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Published Articles

The Volume 7, No 4, December 2002

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Active Control of Lateral Vibrations of a Railway Carriage

Sven Johansson, Lars Hakansson, Per Perssa! on and Ingvar Claesson


As trains are designed for higher and higher speeds the problems of railway carriage vibration are continually on the increase. Lateral vibrations in a railway carriage are noticeable to passengers if the vibration frequencies are lower than approximately 20 Hz. Below this frequency discomfort is a common problem for the passengers and below approximately 1 Hz motion sickness is a problem. The passive solution of stiffening the carriage chassis to shift the vibrational frequencies higher results in increased manufacturing and running costs, and opposes higher travel speeds due to additional weight. Semi-passive solutions such as modifying the structural dynamics of the carriage body by decoupling heavy underfloor equipment do not reduce the vibrations sufficiently. How- ever, by appending a multi-reference feedforward active vibration control system, one way expect a substantial reduction in the lateral vibration level. Using a dynamic computer model of a railway carriage to simulate the lateral vibration, and using as input bogie acceleration data measured on a running train, multiple-input/single- output coherence spectra were shown to constitute a suitable set of reference signals for an active control system. Control simulations based on the Feedforward Multiple-Input/Single-Output Filtered-x LMS Algorithm were carried out using different reference signal combinations. The control results indicate lateral vibration at- tenuation on the order of 15 dB at the desired frequency of 10 Hz.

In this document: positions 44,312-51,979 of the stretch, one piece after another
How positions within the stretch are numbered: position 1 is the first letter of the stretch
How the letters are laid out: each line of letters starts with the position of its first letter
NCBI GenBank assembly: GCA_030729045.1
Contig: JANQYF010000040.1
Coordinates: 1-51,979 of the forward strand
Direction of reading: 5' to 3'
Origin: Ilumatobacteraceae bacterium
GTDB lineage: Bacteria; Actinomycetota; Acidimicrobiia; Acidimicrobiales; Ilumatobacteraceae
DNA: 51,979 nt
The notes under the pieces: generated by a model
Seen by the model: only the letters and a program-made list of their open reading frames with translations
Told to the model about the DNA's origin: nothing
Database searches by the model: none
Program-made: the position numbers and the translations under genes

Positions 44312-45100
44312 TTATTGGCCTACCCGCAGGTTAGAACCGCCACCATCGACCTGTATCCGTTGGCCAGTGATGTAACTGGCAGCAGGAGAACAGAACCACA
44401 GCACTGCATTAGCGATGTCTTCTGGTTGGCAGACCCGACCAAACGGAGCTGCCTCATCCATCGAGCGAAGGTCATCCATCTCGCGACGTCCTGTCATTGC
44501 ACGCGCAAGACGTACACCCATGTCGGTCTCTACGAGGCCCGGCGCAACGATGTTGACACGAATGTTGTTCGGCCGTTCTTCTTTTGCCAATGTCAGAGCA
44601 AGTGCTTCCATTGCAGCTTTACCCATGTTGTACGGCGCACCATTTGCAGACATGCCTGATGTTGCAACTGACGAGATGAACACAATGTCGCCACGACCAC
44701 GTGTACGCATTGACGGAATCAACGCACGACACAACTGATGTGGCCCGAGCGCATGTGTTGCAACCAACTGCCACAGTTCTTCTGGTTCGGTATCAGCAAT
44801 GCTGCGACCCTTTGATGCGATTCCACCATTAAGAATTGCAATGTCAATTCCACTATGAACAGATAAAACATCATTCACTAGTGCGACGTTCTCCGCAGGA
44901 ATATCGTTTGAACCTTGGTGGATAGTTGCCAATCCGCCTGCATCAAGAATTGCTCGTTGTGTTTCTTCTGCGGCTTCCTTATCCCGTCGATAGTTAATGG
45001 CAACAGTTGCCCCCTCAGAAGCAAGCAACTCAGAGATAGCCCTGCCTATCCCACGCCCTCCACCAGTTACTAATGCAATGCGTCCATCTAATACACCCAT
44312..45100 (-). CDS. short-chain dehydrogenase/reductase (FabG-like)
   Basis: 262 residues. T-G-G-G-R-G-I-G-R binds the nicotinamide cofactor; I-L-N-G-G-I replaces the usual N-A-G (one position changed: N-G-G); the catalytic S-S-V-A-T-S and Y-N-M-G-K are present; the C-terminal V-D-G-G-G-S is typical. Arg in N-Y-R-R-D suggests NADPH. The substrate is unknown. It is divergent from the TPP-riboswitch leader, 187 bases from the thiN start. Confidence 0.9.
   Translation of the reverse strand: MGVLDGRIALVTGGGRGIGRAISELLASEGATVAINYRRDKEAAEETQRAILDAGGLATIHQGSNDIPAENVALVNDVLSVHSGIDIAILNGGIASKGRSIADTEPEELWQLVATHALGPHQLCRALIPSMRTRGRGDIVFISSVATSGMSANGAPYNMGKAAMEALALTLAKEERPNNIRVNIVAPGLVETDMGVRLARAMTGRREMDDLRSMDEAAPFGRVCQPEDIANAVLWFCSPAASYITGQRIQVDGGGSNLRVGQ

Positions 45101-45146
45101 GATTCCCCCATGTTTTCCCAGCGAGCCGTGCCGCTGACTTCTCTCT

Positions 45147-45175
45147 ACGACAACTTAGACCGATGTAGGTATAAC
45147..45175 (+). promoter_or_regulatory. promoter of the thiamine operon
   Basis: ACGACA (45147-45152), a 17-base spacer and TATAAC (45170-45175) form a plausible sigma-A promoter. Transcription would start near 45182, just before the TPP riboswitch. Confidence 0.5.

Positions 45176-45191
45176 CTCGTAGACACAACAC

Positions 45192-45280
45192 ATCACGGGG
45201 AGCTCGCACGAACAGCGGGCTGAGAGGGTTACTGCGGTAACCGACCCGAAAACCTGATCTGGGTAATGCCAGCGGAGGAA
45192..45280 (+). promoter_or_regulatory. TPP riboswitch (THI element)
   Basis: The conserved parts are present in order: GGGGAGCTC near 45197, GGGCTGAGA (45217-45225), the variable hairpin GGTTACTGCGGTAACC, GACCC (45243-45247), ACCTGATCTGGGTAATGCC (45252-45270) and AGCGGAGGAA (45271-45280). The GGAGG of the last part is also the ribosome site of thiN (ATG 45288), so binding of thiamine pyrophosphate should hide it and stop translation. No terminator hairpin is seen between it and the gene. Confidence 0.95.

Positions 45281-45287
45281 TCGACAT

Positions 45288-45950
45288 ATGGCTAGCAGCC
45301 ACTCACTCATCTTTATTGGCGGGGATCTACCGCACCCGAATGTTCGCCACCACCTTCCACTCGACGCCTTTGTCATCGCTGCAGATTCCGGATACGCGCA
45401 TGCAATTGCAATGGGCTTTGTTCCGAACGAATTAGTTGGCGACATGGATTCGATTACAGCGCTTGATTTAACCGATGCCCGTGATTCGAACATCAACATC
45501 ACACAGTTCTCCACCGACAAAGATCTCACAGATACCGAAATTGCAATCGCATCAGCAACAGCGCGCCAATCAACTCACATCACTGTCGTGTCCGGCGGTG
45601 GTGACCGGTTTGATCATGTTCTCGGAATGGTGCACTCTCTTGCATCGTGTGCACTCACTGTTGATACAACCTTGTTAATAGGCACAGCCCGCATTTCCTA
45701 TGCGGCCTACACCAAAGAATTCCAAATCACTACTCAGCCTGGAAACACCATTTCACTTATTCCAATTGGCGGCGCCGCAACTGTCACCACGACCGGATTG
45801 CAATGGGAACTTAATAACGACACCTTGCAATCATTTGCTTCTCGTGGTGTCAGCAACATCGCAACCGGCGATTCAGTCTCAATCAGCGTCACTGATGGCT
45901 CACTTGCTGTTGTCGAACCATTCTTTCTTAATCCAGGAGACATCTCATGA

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Development of Seismic Accelerometers with Bending Deformations of the Sensing Elements

A.A. Bazhenov, S.A. Lobastov, V.I. Yarovikov, I.N. Didenkulov


The authors present the basic requirements and principles for the design of highly ? sensitive piezo-accelerome- ters which have bending bimorph elements supported by central cylindrical rods. The technique presented for the design of piezoelectric sensors with sensitive elements subjected to bending deformations allows one to opti- mise the assembly parameters of the sensors. Calculations agree well with experimental data. The technique con- sidered has wide versatility and it is physically illustrative for the design not only piezo-accelerometers but also of other types of piezoelectric sensors of the mechanical values.

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Sound Radiation Efficiency of a Baffled Rectangular Plate Excited by Harmonic Point Forces Using its Surface Resistance Matrix

Jorge P. Arenas, Malcolm J. Crocker